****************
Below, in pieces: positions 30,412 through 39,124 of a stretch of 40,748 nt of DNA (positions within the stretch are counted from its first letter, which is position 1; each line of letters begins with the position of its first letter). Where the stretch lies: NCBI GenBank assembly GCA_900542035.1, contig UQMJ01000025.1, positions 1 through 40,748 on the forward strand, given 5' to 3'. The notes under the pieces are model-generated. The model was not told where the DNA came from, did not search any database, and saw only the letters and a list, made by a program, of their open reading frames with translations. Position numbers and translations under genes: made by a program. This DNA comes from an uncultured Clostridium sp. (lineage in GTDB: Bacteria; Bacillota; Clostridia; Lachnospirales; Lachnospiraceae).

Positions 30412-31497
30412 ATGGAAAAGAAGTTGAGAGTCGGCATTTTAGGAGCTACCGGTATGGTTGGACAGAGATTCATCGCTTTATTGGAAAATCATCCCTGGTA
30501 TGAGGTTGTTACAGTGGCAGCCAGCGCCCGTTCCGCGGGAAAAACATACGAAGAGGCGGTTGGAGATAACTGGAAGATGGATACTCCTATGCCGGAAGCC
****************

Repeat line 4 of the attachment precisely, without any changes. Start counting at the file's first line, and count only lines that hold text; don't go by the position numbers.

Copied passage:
30501 TGAGGTTGTTACAGTGGCAGCCAGCGCCCGTTCCGCGGGAAAAACATACGAAGAGGCGGTTGGAGATAACTGGAAGATGGATACTCCTATGCCGGAAGCC